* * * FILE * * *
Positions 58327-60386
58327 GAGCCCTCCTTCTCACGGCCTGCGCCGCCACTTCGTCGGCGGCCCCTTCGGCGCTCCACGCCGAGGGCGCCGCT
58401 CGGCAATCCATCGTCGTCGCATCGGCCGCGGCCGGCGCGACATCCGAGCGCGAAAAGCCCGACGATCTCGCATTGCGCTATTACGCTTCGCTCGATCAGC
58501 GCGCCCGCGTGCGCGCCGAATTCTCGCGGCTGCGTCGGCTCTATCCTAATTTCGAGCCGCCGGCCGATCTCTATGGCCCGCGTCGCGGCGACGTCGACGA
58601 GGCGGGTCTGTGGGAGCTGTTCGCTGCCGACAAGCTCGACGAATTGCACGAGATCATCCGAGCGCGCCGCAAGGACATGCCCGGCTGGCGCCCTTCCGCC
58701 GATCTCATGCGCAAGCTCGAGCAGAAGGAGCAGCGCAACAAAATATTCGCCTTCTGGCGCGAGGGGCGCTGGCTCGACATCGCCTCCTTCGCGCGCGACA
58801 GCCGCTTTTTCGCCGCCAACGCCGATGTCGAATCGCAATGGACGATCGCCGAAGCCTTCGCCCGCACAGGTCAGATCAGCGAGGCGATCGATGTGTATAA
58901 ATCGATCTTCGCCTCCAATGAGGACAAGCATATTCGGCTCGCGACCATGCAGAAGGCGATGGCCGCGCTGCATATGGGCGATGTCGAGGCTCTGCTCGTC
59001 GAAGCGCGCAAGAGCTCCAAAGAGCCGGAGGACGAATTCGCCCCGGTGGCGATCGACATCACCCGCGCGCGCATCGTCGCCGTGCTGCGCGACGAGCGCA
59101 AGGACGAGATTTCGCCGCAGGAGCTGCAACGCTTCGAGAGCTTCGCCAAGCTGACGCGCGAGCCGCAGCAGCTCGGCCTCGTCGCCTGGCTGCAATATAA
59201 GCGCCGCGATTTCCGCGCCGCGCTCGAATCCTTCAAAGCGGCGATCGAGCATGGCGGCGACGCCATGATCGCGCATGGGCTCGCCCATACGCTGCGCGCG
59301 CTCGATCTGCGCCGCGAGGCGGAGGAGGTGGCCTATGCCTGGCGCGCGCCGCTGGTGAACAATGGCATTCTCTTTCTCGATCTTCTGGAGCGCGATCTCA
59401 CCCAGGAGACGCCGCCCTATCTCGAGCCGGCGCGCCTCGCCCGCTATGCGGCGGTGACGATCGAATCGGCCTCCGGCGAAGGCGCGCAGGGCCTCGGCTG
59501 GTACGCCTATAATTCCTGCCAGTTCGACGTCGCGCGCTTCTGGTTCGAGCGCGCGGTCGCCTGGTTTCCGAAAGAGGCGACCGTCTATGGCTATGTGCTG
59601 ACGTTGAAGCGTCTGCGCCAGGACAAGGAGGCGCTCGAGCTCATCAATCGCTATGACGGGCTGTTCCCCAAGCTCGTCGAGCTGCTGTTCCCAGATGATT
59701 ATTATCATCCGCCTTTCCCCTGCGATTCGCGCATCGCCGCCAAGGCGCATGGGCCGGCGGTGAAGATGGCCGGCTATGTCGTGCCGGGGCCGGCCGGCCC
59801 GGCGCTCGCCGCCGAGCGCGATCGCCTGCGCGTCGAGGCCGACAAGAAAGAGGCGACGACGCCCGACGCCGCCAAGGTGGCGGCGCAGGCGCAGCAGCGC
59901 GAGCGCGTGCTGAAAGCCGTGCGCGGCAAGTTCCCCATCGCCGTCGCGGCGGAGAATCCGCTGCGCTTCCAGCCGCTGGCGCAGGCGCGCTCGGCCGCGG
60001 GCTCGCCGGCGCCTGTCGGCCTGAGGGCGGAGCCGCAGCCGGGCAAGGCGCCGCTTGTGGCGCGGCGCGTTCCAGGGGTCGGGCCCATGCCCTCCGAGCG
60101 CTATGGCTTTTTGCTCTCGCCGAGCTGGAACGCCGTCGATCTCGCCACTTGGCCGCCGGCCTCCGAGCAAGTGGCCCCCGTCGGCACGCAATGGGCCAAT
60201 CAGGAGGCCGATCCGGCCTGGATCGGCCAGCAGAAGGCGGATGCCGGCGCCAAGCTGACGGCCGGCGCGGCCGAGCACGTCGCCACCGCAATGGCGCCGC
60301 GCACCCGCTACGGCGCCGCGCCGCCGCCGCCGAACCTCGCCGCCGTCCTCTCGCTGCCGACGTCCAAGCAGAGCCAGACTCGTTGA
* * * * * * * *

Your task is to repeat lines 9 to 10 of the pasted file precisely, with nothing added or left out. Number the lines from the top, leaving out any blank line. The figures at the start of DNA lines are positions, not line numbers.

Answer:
59001 GAAGCGCGCAAGAGCTCCAAAGAGCCGGAGGACGAATTCGCCCCGGTGGCGATCGACATCACCCGCGCGCGCATCGTCGCCGTGCTGCGCGACGAGCGCA
59101 AGGACGAGATTTCGCCGCAGGAGCTGCAACGCTTCGAGAGCTTCGCCAAGCTGACGCGCGAGCCGCAGCAGCTCGGCCTCGTCGCCTGGCTGCAATATAA